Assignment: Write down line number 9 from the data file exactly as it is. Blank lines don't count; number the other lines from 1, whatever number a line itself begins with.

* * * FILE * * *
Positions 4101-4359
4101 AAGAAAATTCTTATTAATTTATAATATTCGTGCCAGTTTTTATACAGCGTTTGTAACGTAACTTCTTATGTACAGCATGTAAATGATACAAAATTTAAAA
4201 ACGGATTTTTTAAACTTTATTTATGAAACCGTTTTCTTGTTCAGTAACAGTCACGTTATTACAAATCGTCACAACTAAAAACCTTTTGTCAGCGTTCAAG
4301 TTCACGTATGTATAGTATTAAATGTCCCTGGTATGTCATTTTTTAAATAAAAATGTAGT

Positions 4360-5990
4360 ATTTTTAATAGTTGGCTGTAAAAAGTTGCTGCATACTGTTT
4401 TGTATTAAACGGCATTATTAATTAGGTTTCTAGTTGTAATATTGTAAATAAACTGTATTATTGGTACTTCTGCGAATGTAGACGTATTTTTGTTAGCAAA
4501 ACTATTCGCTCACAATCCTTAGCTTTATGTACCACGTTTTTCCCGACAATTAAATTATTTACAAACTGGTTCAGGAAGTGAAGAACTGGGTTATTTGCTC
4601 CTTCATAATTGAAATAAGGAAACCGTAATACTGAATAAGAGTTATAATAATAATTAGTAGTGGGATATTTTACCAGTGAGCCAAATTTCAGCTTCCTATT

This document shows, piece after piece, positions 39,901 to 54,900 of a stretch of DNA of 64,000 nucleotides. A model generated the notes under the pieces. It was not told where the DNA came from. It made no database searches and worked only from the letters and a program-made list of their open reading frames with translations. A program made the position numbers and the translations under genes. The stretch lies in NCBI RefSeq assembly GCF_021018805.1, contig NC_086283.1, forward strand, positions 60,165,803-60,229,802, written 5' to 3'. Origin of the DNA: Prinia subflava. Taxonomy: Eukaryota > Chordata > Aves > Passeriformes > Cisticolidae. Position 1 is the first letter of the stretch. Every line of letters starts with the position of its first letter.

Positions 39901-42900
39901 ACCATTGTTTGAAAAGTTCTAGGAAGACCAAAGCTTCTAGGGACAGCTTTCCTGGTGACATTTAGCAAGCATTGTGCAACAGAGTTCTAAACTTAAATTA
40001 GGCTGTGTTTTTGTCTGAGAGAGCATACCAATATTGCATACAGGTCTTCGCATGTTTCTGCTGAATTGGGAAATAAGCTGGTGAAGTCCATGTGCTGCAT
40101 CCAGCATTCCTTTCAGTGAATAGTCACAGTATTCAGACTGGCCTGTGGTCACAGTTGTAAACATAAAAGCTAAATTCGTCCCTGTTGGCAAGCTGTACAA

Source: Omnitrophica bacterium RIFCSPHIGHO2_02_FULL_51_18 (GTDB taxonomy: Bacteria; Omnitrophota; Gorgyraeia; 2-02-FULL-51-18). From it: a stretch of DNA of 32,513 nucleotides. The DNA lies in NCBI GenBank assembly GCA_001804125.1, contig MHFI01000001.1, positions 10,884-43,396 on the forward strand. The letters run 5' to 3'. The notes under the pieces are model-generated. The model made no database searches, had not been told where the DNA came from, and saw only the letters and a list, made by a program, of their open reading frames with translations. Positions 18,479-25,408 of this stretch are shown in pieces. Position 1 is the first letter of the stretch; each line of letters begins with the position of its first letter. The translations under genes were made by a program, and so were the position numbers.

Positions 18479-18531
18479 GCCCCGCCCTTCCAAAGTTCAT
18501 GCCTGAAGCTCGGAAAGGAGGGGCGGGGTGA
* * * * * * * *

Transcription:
4601 CTTCATAATTGAAATAAGGAAACCGTAATACTGAATAAGAGTTATAATAATAATTAGTAGTGGGATATTTTACCAGTGAGCCAAATTTCAGCTTCCTATT